“I honestly don’t think I can stop drinking…”
These are the words that I told my therapist on July 16th 2015. It was the day after my second birthday without my mother and to say I was hungover would be an understatement.
I was so ashamed of my behavior, my behavior the past two years actually, that I honestly felt like if I didn’t get a grip on this grief soon I would surely spiral out of control.
“Do you think you need to go to AA?” My therapist asked.
“I don’t know…” I replied.
“I don’t think you do she said. But if you really think you can’t stop drinking then it couldn’t hurt.”
The silence was so thick after this exchange that while I could’ve cried I truly didn’t have the strength due to my hangover induced splitting headache.
Then, in attempt to break the silence, my therapist jumped subject and said, “Oh, how did your birthday dress that you were making turnout by the way?”
“A disaster!” I said.
See, for some strange reason, I felt like I could make my birthday dress. I saw a look that I loved at Urban Outfitters but after trying it on I wasn’t willing to spend the triple digit price they were asking for. So just like that, off to the Fashion District I went. I dusted off my 1940’s singer that I got at an estate sale six years ago and went to work.
Well for like five minutes. One, the machine was so old that I didn’t have the right accessories to sew a zigzag stitch (necessary for the material I randomly bought simply because it was on sale). Two, speaking of those accessories, they are now considered vintage and therefore cost more than buying a newer modern machine (which is what I did). And three, every time I looked at my sewing machine the memory of my mother’s last trip to New York kept resurfacing. She taught me how to make curtains for my first apartment in the city on that machine, so it made me sad. She would surely be able to help me with my “Project Runway – The Birthday Edition” dress if she were here.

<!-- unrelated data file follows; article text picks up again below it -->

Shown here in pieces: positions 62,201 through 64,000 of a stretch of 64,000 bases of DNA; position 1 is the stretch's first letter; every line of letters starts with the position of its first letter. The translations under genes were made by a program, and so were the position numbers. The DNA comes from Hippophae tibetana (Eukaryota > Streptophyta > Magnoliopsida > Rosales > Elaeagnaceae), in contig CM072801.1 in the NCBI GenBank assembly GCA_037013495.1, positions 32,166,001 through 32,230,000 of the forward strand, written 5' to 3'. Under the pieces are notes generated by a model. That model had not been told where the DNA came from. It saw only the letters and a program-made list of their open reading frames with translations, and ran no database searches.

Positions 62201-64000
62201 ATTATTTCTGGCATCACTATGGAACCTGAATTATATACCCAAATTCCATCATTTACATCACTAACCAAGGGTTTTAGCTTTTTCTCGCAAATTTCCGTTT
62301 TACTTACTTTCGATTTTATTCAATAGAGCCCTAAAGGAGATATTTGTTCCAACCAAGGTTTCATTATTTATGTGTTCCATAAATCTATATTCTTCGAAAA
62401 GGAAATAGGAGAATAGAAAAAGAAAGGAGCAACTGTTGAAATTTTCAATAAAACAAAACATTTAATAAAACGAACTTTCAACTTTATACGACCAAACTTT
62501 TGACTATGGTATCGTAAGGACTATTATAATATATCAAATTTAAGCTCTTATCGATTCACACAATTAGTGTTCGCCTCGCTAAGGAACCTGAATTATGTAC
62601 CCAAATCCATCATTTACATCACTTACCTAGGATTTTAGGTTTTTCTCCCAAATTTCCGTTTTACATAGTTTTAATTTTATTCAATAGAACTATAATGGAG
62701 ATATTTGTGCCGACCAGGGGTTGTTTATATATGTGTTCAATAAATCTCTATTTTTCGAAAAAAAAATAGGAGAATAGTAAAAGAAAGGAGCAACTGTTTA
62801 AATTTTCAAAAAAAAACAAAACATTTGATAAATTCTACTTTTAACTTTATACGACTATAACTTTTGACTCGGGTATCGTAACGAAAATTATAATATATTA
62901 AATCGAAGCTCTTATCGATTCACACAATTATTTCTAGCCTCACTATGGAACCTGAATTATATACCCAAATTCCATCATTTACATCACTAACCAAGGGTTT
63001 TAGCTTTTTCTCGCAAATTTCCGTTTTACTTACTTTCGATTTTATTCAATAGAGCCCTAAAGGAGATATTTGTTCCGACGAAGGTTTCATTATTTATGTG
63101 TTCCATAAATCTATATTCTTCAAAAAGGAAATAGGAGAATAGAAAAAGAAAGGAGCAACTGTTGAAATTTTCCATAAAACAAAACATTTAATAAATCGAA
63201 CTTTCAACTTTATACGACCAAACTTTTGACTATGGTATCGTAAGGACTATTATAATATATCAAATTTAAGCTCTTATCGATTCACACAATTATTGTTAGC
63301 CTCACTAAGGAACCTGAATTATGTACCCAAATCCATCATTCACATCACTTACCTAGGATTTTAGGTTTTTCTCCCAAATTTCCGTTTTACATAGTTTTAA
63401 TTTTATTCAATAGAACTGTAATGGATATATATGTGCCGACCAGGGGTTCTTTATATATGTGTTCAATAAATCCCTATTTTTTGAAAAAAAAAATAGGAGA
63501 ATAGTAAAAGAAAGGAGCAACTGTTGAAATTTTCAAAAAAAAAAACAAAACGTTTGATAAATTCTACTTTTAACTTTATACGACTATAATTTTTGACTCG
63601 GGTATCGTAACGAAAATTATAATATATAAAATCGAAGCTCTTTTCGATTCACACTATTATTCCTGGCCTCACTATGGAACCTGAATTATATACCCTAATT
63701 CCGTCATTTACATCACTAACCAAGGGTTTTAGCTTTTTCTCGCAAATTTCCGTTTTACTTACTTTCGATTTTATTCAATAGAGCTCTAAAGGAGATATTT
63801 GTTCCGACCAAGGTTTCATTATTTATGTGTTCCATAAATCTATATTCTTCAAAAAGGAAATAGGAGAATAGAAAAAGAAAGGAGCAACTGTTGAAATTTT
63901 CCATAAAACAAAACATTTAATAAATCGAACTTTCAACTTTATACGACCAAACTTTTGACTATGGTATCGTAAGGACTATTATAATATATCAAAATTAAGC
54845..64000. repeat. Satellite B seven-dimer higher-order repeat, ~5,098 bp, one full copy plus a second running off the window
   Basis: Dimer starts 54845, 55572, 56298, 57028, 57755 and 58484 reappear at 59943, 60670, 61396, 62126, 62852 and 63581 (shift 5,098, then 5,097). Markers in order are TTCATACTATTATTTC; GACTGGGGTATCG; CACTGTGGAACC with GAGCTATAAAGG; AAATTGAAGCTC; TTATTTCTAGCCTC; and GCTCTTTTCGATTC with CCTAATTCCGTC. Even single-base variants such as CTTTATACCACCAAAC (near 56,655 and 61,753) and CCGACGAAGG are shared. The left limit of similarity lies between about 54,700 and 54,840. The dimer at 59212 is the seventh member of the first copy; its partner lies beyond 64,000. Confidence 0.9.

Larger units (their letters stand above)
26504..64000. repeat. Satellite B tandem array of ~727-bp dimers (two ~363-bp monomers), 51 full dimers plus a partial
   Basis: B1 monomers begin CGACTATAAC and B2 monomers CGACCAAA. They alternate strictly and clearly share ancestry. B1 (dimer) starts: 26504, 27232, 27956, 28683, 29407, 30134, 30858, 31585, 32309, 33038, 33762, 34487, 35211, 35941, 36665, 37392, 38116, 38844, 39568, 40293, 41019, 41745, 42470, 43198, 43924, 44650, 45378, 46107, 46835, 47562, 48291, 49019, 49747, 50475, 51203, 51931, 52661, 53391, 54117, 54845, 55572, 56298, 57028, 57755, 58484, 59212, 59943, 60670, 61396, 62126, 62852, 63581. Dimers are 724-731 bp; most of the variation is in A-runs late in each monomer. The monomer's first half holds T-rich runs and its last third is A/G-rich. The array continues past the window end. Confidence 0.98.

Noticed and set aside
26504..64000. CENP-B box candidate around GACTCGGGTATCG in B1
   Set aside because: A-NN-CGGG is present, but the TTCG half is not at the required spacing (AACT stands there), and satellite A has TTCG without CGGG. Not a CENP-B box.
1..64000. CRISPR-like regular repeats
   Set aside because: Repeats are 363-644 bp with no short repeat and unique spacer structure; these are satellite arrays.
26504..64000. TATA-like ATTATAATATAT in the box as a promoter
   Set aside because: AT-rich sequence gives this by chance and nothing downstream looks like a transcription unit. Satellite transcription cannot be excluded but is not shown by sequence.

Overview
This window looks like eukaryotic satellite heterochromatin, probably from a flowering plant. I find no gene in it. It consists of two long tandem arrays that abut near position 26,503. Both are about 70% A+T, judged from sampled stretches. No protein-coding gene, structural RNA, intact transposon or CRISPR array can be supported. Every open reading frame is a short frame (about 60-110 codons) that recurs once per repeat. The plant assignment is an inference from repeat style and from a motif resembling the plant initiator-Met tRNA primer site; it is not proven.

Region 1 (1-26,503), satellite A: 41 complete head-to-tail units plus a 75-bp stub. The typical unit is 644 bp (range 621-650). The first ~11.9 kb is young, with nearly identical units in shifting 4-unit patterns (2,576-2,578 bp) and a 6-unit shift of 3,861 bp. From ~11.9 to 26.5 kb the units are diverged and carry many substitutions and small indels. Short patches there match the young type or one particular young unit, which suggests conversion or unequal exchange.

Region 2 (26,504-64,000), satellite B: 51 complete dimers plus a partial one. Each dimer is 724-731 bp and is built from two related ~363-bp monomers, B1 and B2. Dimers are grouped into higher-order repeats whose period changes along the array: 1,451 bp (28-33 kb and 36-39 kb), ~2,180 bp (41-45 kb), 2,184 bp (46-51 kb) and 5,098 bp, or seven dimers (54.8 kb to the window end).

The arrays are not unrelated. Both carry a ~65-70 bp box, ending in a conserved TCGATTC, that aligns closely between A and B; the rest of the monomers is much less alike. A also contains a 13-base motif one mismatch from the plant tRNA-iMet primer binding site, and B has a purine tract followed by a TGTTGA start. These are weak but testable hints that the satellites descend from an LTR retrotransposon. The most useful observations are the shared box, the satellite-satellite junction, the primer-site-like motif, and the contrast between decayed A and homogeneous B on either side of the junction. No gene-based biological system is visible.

It was too much to process and after several failed attempts I gave up. I ended up wearing that triple digit dress from Urban Outfitters and vowed to at least try and relearn how to sew. That way next year I may be able to actually make my own dress.
So I told all this to my therapist and once I finished my throat hurt so bad from holding back the tears, my head was about to explode and my session was up.
“Well, what should our goal for this week be then Robbie?” my therapist asked before I bolted out the door.
“I’m going to figure out if I am an alcoholic or not.” I said already halfway out the door.
And off I went. Back to my apartment where I slept most of the day. Mini naps chased with Google searches. “How do you know if you are an alcoholic or not?” filled my Google search history.
I read so many articles that while my hangover was going away my head was spinning with the possibility of having an addiction.
“I’m just going to take this one day at a time.” I resolved. “I know I’m not going to drink tonight, and I’m going to try hard not to drink tomorrow.”
And I didn’t. For 3o days.
Geez, I still can’t believe it…
However the craziest part is that I didn’t set out to give up drinking for that long. I literally took it one day at a time and found that one stitch at a time I knew the answer to that question I began my therapy session with on July 16th.
I can stop drinking.
Therefore I am not addicted to alcohol.
However I am addicted to refashioning my life after the loss of my mother.
There are so many gems she left me and I am so grateful for the 31 years that we did share. So to honor the years to come, the lessons learned and the memories captured I give you “Georgia’s Gems!”
Oh. P.S. The two piece look shown is the first thing I made. The fabric reminded me of my mother’s first wedding ring that I inherited on my 18th birthday. It is my favorite piece of jewelry so I couldn’t stop staring at this print in the fabric store three days after my birthday. I had no idea what I could make with it and considered leaving the store without it. That was until a little voice said…
“Just go for it. You will figure it out.”
And guess what, I did.